That was her idea. That's part of what made it so bizarre. I was like, “Tom Waits?” He's obviously a giant piece of musical history. It wasn't like I was covering popular songs from 1971. It was a collaborative project choosing the songs, but we leaned towards the darker, harder, raspier stuff because that was even more challenging and more bananas. It would've been really easy to go in there and find the most easy of the songs.

Like “I Don't Wanna Grow Up” or “Hold On?”

Yeah, even like early, early stuff. There was a lot of songs on there that she could just put out in a jazz manner.

Well, the Eagles did “Ol' 55.”

Exactly. [Laughs] We just chose the more difficult ones, and I think that it was a lot of fun. How the world perceives it remains the same as how the world perceives anything that TV on the Radio has done. I'm not a big stamp-of-approval person for records under 15 years old. TV on the Radio could be totally forgotten in three years. Like some new, awesome band that's like all Asians and one African guy could be the most giant thing in the whole universe. Who knows?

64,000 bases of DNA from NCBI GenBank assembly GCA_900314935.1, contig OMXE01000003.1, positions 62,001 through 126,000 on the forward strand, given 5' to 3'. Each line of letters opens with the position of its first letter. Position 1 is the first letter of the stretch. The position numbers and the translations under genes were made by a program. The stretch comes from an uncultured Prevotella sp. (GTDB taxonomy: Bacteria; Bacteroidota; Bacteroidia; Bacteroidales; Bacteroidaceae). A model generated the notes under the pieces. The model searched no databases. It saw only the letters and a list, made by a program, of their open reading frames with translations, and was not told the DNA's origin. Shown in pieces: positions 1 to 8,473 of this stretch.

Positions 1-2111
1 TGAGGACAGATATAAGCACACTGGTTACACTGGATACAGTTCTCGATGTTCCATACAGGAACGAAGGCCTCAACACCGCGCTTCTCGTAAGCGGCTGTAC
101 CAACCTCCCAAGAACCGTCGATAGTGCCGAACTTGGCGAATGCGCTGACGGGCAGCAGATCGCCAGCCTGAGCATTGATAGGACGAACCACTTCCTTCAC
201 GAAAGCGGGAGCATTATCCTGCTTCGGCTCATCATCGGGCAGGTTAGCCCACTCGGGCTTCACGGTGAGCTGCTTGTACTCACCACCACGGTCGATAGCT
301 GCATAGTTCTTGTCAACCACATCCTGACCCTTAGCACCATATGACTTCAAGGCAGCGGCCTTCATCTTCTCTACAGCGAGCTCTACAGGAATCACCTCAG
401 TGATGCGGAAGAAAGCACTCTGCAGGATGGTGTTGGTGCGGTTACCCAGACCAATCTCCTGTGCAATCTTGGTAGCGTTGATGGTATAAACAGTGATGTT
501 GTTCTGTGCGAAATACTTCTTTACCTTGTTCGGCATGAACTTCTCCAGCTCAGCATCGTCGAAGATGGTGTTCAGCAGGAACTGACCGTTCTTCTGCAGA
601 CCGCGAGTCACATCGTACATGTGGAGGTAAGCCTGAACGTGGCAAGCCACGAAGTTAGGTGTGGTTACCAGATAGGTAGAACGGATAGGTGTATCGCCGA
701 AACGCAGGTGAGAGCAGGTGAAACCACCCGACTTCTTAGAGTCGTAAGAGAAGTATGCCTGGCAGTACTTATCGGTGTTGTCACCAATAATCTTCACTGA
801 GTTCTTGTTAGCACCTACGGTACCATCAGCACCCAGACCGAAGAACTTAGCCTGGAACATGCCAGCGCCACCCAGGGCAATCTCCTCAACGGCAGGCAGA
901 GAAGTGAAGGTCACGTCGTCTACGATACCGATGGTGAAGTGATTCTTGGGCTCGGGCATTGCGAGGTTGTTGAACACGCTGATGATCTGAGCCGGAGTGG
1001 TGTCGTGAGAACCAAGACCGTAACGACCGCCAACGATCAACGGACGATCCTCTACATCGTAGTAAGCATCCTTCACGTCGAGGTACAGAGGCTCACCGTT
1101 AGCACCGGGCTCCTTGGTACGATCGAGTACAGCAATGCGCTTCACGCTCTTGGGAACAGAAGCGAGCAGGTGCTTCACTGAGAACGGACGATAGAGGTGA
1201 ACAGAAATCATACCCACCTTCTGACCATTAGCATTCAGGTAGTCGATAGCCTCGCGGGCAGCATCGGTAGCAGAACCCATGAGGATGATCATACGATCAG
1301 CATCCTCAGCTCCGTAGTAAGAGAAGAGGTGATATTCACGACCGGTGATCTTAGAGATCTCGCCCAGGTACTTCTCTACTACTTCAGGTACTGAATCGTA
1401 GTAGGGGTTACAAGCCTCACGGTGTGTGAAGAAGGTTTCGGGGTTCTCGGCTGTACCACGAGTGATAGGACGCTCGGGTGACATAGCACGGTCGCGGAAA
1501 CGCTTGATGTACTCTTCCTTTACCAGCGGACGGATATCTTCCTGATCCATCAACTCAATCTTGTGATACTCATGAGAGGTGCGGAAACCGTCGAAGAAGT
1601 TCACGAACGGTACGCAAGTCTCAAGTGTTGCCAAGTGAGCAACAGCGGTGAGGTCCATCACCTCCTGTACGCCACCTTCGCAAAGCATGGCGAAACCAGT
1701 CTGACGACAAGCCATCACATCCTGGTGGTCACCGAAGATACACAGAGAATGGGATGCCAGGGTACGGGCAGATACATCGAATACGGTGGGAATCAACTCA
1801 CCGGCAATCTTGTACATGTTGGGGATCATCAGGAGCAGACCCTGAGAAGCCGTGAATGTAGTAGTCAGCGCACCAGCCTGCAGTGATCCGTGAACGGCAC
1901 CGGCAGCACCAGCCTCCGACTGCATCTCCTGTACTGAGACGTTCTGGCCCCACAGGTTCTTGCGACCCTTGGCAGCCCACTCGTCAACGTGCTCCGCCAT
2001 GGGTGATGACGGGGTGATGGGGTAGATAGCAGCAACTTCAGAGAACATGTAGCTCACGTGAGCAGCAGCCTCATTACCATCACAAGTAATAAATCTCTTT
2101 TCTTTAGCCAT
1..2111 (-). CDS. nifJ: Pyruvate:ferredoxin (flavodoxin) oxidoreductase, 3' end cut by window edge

That's one thing I like to talk to artists about: this weird phenomena in music now with websites like Tiny Mix Tapes is that you can be huge one day and then the next you can be kicked to the curb. It's crazy how much power the web has.

It's as much power as you allow it to have in your personal life. If you're making music because you love it, no article is going to stop you from doing it.

Not everyone has the same aspirations, though.

No, a lot of people want to be giant on the internet or whatever. But I'm in my mid-thirties, and I've far exceeded my goals in music. I just make things because I like them. At this point, it makes no difference what label it's on; it makes no difference who it is for. If it sounds interesting to me, it is interesting. The really funny part about the internet is if you're the kind of person who will change what you're doing based on an instant feedback loop, then I don't know if it's the best place for you. I personally kind of logged out. Two years ago, I was like, “All right, I've had enough of finding out what everything is.” [Laughs] It just became too abstract to me. I have 15 or 16 really talented people that I talk to everyday.